Faculty and staff donations hit $22 million last year, in line with a rapidly rising giving rate over the past five years.
The money came from 1,337 professors and staffers in 2012 – a 38 percent rise from five years ago – with most coming as gifts of $1,000 or less. Some larger gifts were also tucked away in faculty wills.
Gifts from faculty hardly compare to the about half-billion dollars the University raised overall during that span, but GW’s chief development officer said that base of support is crucial to attracting donors from outside the college.
“Sophisticated donors ask this question before they give: ‘Tell me about those who are already giving and those closest to you,’ ” Vice President for Development and Alumni Relations Mike Morsberger said.
Morsberger said GW has solicited more faculty through emails and announcements since intensifying its fundraising focus over the last three years by pulling in more cash and adding staff and events. He said he can also point to a 100 percent giving rate among members of the Board of Trustees, University President Steven Knapp, vice presidents and deans.
Some schools have also formed committees to organize campaign drives – similar to the Senior Class Gift Campaign – to spur faculty to give back. The Columbian College of Arts and Sciences is starting its faculty committee this semester.
It will look to emulate the faculty fundraising success of the GW Law School, which has led the way with 95 percent of professors giving back more than $100,000 last fall, a total that includes start-up funds for scholarships and international students.
The effort has also spurred the formation of a dozen-member committee and an elaborate campaign. Other schools conduct smaller efforts by tapping one or two faculty members to try to pump up support, development office spokeswoman Patricia Danver said.
The development office could not provide other schools’ faculty giving rates.
Nearly three-quarters of law professors opt to give regular gifts to the school out of their paychecks, institutionalizing their donations.
They are the University’s wealthiest faculty base. Associate law professors earned $161,770 on average two years ago, about 28 percent more than their counterparts at GW’s next highest-paying school.
Nicole Fratianne, the law school’s associate director of development, said a six-week fall campaign bolstered the faculty giving rate to near-perfection, up 5 percent from the year before and 48 percent two years ago.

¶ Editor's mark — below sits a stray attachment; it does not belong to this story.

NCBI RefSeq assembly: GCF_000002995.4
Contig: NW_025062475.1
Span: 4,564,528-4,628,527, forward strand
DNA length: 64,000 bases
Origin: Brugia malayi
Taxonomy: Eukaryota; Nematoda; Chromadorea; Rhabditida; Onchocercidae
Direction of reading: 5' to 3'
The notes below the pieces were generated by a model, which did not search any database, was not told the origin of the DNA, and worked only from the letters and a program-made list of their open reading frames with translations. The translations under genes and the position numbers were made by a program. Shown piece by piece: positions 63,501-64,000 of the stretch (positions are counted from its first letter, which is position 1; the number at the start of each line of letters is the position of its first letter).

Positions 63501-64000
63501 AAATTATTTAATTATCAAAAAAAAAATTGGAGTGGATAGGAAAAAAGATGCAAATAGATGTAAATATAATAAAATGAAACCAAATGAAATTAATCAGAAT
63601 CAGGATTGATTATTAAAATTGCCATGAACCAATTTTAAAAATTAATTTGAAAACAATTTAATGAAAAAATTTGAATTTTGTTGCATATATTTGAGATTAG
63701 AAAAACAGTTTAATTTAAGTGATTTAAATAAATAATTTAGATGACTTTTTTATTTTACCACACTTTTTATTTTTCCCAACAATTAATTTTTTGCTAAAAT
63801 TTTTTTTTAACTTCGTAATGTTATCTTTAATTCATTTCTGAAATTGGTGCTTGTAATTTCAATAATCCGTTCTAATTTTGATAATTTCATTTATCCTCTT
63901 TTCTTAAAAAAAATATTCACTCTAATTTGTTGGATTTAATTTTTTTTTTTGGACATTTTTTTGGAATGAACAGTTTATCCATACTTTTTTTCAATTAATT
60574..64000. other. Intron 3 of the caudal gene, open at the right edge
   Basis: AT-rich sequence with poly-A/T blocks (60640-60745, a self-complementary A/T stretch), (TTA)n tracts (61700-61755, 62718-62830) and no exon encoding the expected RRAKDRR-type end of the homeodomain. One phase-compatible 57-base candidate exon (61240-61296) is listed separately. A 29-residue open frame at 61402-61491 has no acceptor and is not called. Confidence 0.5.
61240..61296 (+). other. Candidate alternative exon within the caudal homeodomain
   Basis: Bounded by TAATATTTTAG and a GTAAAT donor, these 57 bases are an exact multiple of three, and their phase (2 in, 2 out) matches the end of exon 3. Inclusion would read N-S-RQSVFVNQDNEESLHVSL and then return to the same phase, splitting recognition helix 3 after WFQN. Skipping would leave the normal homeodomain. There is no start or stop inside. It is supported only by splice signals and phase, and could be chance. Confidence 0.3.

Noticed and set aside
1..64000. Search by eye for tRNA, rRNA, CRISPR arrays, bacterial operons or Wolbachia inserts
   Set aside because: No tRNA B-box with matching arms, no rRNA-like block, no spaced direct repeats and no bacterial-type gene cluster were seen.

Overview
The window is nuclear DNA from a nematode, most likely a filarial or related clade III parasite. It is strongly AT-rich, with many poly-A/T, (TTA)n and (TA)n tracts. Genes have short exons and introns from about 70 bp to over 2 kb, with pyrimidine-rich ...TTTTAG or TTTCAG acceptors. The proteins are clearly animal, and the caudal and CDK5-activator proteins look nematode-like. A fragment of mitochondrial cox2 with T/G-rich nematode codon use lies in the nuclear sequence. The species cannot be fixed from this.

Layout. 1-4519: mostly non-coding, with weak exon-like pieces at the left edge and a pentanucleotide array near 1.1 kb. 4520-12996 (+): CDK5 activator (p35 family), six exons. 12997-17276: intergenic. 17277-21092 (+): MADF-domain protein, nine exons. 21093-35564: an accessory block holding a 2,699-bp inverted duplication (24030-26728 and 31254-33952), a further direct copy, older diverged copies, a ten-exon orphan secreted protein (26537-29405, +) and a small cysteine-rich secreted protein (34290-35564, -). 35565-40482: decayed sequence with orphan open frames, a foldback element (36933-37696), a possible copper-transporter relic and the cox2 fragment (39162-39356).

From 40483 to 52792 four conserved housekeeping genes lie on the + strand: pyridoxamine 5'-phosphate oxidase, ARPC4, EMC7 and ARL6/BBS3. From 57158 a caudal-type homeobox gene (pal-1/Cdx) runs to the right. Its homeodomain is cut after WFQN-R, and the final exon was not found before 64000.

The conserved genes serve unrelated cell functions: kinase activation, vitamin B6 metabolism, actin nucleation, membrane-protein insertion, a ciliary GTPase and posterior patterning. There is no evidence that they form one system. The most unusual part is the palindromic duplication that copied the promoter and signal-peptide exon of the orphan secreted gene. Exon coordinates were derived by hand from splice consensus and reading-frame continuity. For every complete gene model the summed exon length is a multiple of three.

“It’s setting the bar for our donors and supporters of the law school. When they ask, we can say that [faculty] give at a high rate,” Fratianne said. “It’s friendly competition, and [it’s] also inspiring.”
Growth in academic programs, research, student life and construction projects all hinge on fundraising successes. GW’s strategic plan alone will require between $300 million and $400 million over the next decade.
Yvonne Captain-Hidalgo, an associate professor of Spanish and international affairs, said faculty have noticed an increased “push” for fundraising dollars recently.
She said she has donated “small amounts of money” to the Elliott School of International Affairs over the last three years and Gelman Library for the last five years. For the Elliott School, she said she wants to help the programs with which she works closely, while her library gifts show appreciation for the staff.
“Even though I think our library isn’t the most modern, I do know there are ways [staff members] are trying to make the library the best it can be,” she said. “The staff there, to me, is the greatest asset the library has. They go out of their way repeatedly so people get the kinds of things they need.”
Carol Sigelman, a professor of psychology, said she started donating about a decade ago, but added that she created larger endowed funds for undergraduate research five years ago with her husband Lee, a former political science department chair who died in 2009 .
“As I remember, in earlier years, there wasn’t much of an effort on the part of [the] development office to encourage faculty giving. They’re thinking more about that,” she said. “When you do care about the institution and want to see it thrive, you do give in a variety of ways.”